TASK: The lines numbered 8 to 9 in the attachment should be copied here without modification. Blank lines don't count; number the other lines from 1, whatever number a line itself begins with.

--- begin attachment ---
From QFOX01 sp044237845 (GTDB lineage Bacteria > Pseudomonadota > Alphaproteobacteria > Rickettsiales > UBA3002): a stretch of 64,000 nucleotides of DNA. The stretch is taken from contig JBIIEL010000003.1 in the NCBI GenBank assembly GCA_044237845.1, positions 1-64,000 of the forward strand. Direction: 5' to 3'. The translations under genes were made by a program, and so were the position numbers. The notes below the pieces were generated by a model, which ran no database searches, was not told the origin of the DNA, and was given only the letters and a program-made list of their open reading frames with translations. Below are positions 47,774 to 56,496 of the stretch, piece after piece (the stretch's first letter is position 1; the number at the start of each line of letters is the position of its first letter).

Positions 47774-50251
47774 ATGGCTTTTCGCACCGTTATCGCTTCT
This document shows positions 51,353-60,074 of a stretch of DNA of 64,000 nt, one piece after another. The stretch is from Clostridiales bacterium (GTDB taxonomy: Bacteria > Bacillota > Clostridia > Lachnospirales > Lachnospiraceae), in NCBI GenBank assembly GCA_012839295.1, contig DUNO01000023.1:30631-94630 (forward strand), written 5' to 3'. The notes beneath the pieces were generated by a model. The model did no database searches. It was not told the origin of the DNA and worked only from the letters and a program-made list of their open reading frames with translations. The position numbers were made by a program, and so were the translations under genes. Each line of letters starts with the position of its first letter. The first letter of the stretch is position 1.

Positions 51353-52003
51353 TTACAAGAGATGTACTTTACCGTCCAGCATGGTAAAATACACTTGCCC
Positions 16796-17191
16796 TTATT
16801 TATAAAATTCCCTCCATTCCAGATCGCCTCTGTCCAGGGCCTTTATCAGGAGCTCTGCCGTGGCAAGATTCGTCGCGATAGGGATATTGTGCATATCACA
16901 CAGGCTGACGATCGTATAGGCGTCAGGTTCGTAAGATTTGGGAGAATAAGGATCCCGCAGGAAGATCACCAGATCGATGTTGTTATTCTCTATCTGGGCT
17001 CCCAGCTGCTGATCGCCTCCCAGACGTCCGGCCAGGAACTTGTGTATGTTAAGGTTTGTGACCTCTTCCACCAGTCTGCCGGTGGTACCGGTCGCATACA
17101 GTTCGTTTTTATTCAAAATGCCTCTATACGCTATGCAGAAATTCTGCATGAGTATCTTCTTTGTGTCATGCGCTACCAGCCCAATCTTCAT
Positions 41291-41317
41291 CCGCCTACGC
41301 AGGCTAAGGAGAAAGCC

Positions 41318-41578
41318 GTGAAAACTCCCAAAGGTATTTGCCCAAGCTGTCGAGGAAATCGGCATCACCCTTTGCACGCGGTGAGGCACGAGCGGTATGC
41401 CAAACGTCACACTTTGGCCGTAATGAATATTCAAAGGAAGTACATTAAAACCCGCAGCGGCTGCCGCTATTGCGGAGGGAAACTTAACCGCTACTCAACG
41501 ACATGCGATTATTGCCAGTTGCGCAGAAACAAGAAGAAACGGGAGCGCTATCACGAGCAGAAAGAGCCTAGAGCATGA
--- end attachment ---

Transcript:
16796 TTATT
16801 TATAAAATTCCCTCCATTCCAGATCGCCTCTGTCCAGGGCCTTTATCAGGAGCTCTGCCGTGGCAAGATTCGTCGCGATAGGGATATTGTGCATATCACA